Extending and Improving a Lean Design for Power BI with Microsoft Dynamics 365 for Customer Engagement
In the first three parts of this Power BI series, we went through building a lean data set that minimized unnecessary database queries so working with our data remained fast and painless. At the point we left it in part three, it's totally usable as is, but we can make it even better by adding some formulas and custom tables.
Currently our data is spread across multiple tables, including the small custom tables we added to resolve optionsets. While this is perfectly functional, it's nice to have those optionsets as fields on the entity in question, so for example we can just Click a Status field on the opportunity table rather than having to scroll down through a potentially large number of optionset tables to find the one with opportunity statuses.
The old way of joining those tables in our queries and expanding the result achieved this, but at an unacceptable performance cost.
Fortunately we can handle this at the report level with a simple formula column.
To do this for Status on the Opportunity record, we'll right-click on Opportunities in our field list and select "New column."
Give the column a friendly name like Status (this is one reason why we left statecode as it was and did not rename it), then type "= LOOKUPVALUE(".
Power BI will prompt you for the three arguments.
Result_ColumnName is the value we want to display, in this case the Status column in the custom status table we built.
Search_ColumnName1 is the value in the target table we will be matching on.
Search_Value1 is the column in the table to which we're adding this custom column which will match Search_ColumnName1, in this case statecode in the opportunity table.
Our finished formula for Status looks like this:
We can now use the column we just created instead of the field in the optionset table:
Which not strictly necessary, I find this is easier in cases where me might have a dozen optionsets on an entity and much nicer to just have those dozen fields available as columns rather than scroll through a list of optionset tables.
The same principle can be applied to lookups, so for simple values like territory where I am only ever going to want a single column from that table, I bring those in as columns as well.
Once we have the data we need, we can right click on any field or table which is no longer needed and hide them:
This is the second reason for leaving fields that still need resolution with their schema names in the data model; you can see at a glance which fields still need attention at the report level.
In this case, we can hide statecode, territoryid, and the entire status and territory tables from our report - they're still accessible if you need them in the future, but hiding them make the report user-friendly for those who might not be intimately familiar with CRM's data structure.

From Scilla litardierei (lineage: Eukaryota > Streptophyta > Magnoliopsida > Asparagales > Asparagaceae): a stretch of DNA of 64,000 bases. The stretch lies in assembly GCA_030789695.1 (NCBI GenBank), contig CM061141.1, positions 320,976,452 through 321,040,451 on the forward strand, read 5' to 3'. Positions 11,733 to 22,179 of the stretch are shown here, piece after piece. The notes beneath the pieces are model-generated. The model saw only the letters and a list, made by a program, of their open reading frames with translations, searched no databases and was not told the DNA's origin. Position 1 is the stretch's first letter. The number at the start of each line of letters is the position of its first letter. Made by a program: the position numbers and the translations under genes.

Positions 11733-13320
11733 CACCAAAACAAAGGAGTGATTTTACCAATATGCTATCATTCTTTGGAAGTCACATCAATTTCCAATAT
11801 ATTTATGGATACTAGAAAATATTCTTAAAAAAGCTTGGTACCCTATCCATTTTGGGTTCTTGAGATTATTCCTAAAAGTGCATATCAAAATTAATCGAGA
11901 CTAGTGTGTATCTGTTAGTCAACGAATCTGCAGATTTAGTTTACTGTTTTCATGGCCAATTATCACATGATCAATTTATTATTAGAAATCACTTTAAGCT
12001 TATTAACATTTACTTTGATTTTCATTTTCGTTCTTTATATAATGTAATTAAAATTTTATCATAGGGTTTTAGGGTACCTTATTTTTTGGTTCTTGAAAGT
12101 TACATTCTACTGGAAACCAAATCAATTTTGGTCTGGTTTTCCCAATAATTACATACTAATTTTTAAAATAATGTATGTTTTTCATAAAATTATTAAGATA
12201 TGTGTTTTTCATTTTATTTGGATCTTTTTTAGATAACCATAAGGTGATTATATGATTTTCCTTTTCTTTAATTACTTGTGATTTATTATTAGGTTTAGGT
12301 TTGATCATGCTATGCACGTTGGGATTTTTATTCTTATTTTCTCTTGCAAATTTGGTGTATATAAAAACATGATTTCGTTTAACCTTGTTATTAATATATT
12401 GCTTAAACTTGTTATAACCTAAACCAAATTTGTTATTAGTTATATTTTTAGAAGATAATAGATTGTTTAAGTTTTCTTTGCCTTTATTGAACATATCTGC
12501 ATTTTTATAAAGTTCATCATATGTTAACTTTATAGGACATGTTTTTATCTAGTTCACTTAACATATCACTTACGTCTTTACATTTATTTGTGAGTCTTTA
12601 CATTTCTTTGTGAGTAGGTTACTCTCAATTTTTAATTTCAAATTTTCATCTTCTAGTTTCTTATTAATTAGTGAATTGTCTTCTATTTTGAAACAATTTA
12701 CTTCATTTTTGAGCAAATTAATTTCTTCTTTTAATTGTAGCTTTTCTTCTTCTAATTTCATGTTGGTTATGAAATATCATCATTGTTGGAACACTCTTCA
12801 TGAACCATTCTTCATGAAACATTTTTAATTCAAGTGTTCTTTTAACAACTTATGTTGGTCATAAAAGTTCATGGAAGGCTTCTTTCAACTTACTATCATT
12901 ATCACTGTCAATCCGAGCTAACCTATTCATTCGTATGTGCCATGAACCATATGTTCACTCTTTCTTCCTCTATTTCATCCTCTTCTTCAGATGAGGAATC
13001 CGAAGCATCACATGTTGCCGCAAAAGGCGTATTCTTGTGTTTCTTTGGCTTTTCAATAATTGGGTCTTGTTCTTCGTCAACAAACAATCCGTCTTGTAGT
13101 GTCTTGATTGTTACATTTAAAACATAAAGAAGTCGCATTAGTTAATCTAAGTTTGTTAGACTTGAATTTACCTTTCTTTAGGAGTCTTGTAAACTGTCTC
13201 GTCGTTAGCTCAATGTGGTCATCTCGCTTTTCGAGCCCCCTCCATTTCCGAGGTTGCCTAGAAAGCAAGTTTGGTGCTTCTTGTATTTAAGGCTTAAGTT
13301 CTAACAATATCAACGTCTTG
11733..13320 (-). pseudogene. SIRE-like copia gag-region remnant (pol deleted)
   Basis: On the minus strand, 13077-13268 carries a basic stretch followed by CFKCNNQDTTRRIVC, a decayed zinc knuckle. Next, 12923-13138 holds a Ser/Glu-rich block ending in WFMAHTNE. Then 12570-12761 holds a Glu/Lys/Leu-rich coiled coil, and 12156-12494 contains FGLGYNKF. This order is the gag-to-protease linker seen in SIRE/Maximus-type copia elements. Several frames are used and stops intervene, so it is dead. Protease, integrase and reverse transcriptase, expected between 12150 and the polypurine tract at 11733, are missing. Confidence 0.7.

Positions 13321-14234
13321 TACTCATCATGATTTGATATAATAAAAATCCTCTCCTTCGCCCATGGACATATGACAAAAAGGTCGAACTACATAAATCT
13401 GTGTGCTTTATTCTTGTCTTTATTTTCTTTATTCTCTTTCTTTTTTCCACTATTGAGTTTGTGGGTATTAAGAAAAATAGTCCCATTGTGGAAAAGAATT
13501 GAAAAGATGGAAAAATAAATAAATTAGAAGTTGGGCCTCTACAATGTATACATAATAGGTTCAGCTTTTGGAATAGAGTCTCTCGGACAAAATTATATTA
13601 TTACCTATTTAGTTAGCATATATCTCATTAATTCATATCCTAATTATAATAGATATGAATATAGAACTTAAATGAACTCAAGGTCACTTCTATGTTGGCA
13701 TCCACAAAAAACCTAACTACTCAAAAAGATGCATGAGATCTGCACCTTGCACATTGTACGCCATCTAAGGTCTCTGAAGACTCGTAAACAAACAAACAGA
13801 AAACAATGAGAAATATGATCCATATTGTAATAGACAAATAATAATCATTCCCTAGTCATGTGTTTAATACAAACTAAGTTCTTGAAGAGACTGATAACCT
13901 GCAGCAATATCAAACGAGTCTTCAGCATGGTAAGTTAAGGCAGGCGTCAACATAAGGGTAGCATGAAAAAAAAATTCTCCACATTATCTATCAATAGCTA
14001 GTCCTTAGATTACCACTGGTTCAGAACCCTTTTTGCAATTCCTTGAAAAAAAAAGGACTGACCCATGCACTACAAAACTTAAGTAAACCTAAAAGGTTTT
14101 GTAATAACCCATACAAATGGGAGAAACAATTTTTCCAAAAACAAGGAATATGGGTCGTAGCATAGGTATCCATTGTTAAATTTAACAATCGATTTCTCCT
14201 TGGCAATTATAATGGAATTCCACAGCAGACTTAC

At this point our reporting data is complete - all relationships have been built in, all optionsets and lookups resolved, and everything given a user-friendly name. We could stop there, but we can easily add another level of functionality by adding a custom date table.
As powerful as Power BI is, it doesn't have every feature we'd like right out of the box. One of the most important of those the ability to easily filter by date criteria - this month, last week, this fiscal year, the next twelve months, year to date, and so on.
The first step is to create custom date table. We'll go back into the query editor, right click in the queries area, and select Blank Query:
There are many ways to do this, but for simplicity we're going to borrow a complete table creation query (source), by clicking Advanced Editor and pasting the following into the query:
Once that's done we get a nice dialogue which lets us select a date range. We want to cover every date we might need for any data in CRM.
I chose 1/1/2010 to 12/31/2020 and let it generate the table.
The result is a table of every date, and every piece of the date we might want, for every day in that time span.
Some of these fields default to a generic data type, so we'll need to use the Data Type dropdown to change Year to a whole number and IsToday to a True/False.
Finally I will rename this table "Date Table" for easy identification, and close and apply my queries.
Back in the report editor, it's time for some more formulas.
First we'll create a measure for the current date by right clicking on the date table header, selecting New Measure, and then entering the "Today=DATE(year(now()),MONTH(NOW()), DAY(NOW()))".
Now we've have a reference point from which we can measure other dates by creating new columns with simple DAX formulas.
Here are just a few examples to indicate the possibilities:
Variations on the above will give us just about any date related criteria we want.
Before we can use those though, we have to relate the date table to our records.
To do that, we go back to Manage Relationships, add a new relationship, and define it like so for each date:
My relationship diagram now looks like this, with both accounts and opportunities tied to the date table.
Now I can replace the estimate close date on my opportunity table with the Date column from the date table and gain access to criteria such as the following:
This concludes our 4 part series on the basics of building high performance Power BI data sets and reports. If you haven't downloaded: 3 Best Practices to Improve Power BI Speed with Microsoft Dynamics 365 (formerly Dynamics CRM) white paper yet, do it now!
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After seven years leading CRM engagements as a Solution Architect, Evan moved into product development, leveraging his deep knowledge of CRM functionality to grow Fullscope’s solution inventory and implement a robust IP development cycle.